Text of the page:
Welsh whisky (Welsh: Wisgi Cymreig; alternative form: chwisgi) is a whisky made in Wales. Whisky has been distilled in Wales since the Middle Ages, but production died out in the late 19th century. In the 1990s attempts were made to revive the practice, resulting in the establishment of Wales’s first distillery in over one hundred years. Today Welsh whisky is represented by Penderyn.
Wales has a long history of alcohol production, but distillation came in the Middle Ages.
“The Great Welsh Warrior” Reaullt Hir is said to have distilled chwisgi from braggot brewed by the monks of Bardsey Island in AD 356. These monks then allegedly developed the art of distilling further. However this is unlikely. The name “Reaullt” is a High Medieval loanword from Anglo-Norman French, so this name would not have been used before the eleventh century.
The medieval Welsh stories of The Mabinogion mention fermentation but not distillation; the end of the “Mead Song” in a 16th-century manuscript of the sixth-century Tales of Taliesin mentions distillation, although mead is a fermented beverage.
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Manufacturing of whisky in Wales declined during the 19th century, with the commercial development of liquor discouraged by the rise of the temperance movement. The last notable distillery was established by R. J. Lloyd Price in 1887 at Frongoch. His company, the Welsh Whisky Distillery Company, was not a success and was sold in 1900 to William Owen of Bala for £5000. The company was finally liquidated in 1910.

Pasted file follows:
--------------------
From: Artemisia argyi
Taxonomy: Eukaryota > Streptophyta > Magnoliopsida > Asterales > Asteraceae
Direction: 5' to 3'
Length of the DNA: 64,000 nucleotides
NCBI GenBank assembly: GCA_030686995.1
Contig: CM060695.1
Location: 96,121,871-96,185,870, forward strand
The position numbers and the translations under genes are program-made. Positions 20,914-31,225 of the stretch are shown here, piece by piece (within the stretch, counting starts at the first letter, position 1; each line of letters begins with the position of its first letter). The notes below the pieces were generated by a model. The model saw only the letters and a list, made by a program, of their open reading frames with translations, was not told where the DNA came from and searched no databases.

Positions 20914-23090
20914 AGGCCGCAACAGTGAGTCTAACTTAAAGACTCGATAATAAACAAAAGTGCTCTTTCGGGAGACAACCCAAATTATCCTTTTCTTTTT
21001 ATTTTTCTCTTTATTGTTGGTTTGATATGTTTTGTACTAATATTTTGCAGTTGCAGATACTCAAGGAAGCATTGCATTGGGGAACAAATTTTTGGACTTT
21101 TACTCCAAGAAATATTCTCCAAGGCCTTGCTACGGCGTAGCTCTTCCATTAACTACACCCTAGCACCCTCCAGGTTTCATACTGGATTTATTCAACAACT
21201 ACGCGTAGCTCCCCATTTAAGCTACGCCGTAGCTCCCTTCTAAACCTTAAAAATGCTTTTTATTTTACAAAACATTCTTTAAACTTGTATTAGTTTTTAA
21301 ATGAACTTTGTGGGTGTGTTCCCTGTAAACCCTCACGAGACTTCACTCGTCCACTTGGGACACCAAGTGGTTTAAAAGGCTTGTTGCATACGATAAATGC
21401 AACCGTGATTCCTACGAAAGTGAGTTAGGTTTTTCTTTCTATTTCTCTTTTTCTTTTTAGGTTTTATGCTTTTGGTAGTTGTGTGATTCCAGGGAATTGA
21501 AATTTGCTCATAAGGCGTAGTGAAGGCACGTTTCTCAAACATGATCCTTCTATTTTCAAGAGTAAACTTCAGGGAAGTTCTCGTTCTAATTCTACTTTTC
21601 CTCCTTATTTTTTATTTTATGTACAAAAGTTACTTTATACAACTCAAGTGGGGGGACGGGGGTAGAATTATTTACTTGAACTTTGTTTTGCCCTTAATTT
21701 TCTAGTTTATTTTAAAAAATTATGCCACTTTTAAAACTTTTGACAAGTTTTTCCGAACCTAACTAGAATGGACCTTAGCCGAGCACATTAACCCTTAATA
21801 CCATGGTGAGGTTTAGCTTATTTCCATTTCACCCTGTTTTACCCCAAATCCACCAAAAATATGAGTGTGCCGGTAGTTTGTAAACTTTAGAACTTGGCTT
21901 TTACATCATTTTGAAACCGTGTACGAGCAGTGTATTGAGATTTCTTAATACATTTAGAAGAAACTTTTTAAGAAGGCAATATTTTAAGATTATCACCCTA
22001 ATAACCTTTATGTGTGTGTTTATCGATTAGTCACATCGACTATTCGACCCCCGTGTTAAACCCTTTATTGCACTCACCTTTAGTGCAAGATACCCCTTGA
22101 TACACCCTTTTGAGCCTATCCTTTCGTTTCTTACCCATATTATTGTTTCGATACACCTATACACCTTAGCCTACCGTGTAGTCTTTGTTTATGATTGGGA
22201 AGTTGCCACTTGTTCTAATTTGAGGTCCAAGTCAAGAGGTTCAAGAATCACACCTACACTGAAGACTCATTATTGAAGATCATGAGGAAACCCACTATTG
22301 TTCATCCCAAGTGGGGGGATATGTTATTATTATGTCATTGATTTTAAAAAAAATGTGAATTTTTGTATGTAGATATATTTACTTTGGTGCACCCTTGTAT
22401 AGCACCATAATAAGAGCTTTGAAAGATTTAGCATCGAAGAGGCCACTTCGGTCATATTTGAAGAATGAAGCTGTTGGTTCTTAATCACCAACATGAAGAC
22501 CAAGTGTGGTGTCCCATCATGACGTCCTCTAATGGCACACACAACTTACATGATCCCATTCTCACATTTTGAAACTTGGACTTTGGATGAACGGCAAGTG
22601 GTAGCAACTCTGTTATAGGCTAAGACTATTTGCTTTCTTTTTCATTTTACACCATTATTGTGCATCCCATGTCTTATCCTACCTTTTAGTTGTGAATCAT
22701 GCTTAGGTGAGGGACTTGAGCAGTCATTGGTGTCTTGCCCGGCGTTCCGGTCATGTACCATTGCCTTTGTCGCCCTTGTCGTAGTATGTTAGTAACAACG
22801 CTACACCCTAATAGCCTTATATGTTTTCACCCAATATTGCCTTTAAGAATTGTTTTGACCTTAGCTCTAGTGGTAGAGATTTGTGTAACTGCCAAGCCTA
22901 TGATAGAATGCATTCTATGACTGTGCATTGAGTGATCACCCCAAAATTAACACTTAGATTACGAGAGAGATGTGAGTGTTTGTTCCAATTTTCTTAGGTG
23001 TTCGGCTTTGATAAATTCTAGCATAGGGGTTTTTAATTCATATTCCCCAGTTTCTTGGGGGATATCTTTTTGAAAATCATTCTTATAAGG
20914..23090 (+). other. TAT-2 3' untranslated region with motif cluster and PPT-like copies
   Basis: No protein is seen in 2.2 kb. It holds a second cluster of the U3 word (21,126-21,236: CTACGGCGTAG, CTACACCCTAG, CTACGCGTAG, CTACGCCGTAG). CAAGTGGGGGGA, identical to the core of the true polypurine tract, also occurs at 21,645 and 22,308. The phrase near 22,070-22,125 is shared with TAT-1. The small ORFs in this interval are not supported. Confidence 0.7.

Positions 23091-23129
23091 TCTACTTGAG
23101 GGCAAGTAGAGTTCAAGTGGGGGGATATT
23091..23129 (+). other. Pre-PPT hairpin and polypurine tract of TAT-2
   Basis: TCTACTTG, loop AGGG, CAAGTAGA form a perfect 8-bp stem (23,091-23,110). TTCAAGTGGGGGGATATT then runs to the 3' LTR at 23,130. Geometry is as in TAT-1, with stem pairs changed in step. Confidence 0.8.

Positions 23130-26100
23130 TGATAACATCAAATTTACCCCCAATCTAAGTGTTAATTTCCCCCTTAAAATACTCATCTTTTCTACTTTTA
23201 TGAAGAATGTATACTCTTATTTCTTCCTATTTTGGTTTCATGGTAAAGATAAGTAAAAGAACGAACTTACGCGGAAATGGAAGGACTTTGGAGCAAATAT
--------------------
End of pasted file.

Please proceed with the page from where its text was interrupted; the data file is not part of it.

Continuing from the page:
In the 1990s entrepreneurs attempted to revive distillation in the country. The first attempts entailed bottling Scottish blends in Wales as “Welsh whisky”, but a lawsuit by Scotch distillers ended the enterprise. In 2000 the foundation of the Welsh Whisky Company (now known as Penderyn) was announced. A distillery was built at Penderyn in the Brecon Beacons National Park. Production commenced in 2000 and the finished product, the first whisky commercially produced in Wales for a century, went on sale in 2004.
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